8. Oh. Levi's 501s are the original old school raw denim, and they are still widely available on the cheap. I realize that 501s are far from "premium" these days, but perhaps I can buy a pair of new 501s (on sale) as a low cost introduction to this raw denim craze. Done deal. (As an aside, my mom used to buy 501s for me when I was a youngster, and they were dirt cheap. As in $15.00 or less from the Army surplus store). Hmm, shrink-to-fit made sizing a little challenging, but I lucked out and got it right. Hey, these actually fit pretty good and, in comparison, my old 569s now look like "husky" sized jeans on me.

9. The "501 Project" has convinced me to seriously consider a pair of premium raw denim jeans. Great. Additional research leads me to believe that Japanese denim is the way to go. Several retail websites carry the popular Japanese brands, but I'm not spending so much money on a ridiculous pair of pants without trying them on. Wonderful. I need to wait until a business or family trip takes me to a reputable brick and mortar store.

10. After an extensive amount of online research, I've narrowed down my choices to a few Japanese brands. I really want to check out some jeans by Samurai, Sugar Cane, The Strike Gold, and Real Japan Blues. These Roy jeans look pretty cool, too. Handmade in NorCal by a small company (small = one person, i.e., Roy). Wow, these videos are awesome, and they really make me want to support Roy. I'm really liking the DIY ethic associated with Roy jeans. Plus, that sticker on one of Roy's machines leads me to believe that he is down for skateboarding. Bonus points for that, so I'll need to check out Roy jeans, too.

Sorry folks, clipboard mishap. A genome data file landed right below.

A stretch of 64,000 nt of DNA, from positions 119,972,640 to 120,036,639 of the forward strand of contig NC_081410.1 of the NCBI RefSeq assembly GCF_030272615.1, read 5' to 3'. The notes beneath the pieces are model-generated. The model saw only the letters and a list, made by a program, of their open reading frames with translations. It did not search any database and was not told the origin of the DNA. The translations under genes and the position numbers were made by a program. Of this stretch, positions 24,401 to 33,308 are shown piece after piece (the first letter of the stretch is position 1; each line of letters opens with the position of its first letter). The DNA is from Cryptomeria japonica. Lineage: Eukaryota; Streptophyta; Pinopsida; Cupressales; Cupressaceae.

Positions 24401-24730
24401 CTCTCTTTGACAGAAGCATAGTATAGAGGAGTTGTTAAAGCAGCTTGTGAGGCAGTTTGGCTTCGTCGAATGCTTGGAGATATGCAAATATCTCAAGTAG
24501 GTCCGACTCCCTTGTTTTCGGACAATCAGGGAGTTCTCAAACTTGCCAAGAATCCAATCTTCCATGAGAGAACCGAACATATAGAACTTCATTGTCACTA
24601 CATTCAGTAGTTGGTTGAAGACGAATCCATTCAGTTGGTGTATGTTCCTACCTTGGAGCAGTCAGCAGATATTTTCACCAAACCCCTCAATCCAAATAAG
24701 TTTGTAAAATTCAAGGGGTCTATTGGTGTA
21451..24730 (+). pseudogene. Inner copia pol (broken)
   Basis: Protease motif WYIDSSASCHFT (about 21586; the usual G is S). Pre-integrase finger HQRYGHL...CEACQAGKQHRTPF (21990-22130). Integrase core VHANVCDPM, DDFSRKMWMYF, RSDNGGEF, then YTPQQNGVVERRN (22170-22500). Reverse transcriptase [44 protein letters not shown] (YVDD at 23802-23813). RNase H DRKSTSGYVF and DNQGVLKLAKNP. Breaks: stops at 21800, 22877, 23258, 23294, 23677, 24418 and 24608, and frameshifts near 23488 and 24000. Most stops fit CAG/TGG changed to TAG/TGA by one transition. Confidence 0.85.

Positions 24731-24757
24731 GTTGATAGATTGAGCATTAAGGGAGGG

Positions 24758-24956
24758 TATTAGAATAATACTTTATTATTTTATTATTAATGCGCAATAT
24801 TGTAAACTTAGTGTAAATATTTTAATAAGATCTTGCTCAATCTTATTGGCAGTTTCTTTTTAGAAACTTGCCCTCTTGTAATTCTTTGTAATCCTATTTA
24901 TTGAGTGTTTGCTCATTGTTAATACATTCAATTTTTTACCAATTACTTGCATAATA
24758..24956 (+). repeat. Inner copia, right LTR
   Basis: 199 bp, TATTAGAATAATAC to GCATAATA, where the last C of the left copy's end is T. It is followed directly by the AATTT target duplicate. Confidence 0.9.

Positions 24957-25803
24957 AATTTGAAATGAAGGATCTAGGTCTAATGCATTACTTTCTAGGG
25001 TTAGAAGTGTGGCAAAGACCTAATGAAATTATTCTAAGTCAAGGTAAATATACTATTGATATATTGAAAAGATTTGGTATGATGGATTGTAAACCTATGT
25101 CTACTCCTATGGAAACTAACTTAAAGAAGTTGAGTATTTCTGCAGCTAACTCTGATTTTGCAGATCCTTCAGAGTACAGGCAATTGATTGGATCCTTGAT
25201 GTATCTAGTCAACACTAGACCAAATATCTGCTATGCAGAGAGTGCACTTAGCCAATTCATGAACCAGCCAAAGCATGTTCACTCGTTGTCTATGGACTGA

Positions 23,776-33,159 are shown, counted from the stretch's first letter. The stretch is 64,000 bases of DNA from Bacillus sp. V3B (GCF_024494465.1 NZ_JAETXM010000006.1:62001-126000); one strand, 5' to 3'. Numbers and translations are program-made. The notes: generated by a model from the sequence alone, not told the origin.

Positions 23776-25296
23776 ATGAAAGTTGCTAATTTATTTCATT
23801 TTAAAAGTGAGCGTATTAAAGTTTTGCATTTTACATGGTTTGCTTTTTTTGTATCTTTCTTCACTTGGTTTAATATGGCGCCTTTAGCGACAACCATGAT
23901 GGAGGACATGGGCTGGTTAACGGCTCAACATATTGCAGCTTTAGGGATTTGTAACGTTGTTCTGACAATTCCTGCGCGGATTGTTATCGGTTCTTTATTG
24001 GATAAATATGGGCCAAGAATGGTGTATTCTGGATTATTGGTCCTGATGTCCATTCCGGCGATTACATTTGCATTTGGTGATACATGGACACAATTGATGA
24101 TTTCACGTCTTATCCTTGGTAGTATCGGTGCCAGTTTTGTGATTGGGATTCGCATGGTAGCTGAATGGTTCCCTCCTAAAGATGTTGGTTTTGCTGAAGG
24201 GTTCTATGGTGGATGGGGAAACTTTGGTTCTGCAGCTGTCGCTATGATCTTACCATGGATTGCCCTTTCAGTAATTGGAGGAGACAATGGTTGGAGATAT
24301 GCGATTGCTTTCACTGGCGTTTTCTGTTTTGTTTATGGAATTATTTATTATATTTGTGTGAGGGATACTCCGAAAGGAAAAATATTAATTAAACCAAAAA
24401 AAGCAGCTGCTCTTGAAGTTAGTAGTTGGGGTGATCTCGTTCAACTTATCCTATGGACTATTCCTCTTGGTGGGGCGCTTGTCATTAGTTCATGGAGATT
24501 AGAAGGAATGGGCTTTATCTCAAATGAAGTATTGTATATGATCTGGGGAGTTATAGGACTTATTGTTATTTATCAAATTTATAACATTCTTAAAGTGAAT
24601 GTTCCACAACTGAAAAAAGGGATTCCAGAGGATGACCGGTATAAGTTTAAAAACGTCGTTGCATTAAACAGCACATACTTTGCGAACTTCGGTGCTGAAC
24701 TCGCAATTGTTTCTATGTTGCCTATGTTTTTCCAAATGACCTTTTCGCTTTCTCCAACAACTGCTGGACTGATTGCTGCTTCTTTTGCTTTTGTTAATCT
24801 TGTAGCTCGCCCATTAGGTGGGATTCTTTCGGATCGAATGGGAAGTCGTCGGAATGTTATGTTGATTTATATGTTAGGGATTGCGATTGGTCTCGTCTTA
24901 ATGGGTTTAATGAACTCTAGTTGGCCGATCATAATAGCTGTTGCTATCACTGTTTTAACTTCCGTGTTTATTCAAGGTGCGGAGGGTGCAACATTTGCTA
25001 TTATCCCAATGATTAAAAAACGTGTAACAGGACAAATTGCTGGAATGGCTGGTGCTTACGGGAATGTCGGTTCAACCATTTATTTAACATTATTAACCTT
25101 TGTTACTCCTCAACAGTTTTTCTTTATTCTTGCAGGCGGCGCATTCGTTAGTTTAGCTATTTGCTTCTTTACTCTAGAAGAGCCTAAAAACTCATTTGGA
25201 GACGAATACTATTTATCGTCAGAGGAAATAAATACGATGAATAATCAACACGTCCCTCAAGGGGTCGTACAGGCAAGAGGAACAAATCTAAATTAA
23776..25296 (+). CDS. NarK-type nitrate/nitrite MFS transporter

Roy Jeans (Pocket Bag)
11. My life schedule is finally on track, and my travels are bringing me close to a store where I can check out at least some of the jeans on my wish list. They don't carry Samurai jeans, but at least I'm able to see many others and try on a few pairs. Damn, the jeans in this store are thick, heavy, and stiff as hell. Am I really doing this? Are these things really supposed to be comfortable to wear? No turning back now, I'm in. Even though I really want to buy something from Japan, these Roy jeans look super cool and are extremely well-made. The guy at the store is telling me that these particular Roy jeans were just released today, and that they will most likely be sold out in a day or two. Really? Nice salesmanship . . . ring me up for that there pair of RN04 jeans, please.

I have intentionally stopped before reaching the twelfth step lol. I don't have any "evolution" pictures of the Roy jeans because they don't have any high contrasting "sick fades" yet. I simply don't wear them hard enough or expose them to enough dirt, grime, or abrasion. I don't work on cars or cut down trees for a living. Instead, I walk to and from my air conditioned car, sit on my ass for eight hours a day, stare at a computer monitor, and use the restroom several times a day. These activities do not promote raw denim fading. That said, my Roy jeans ARE developing a little bit of character and flair (after one initial soak to shrink them, and one wash awhile ago).

I should concede that the Roy jeans look somewhat ordinary from ten feet away. Up close, however, one can appreciate the workmanship and attention to detail. For example, the picture at the beginning of this post shows the super thick real leather tag, and the picture next to step 11 shows Roy's chainstitched signature on the pocket bag. I'll conclude with a few additional pictures that show other nifty aspects of the Roy RN04 jeans. These are just some of the details that make these jeans special. (Note that my amateur photography skills really messed up the color and white balance in these pictures; at the time of this writing the true shade remains a deep and dark blue, very close to that shown in the next picture).

Seashell Stitching

Canvas Lined Back Pockets

Button Fly (Of Course) Using Burly Hardware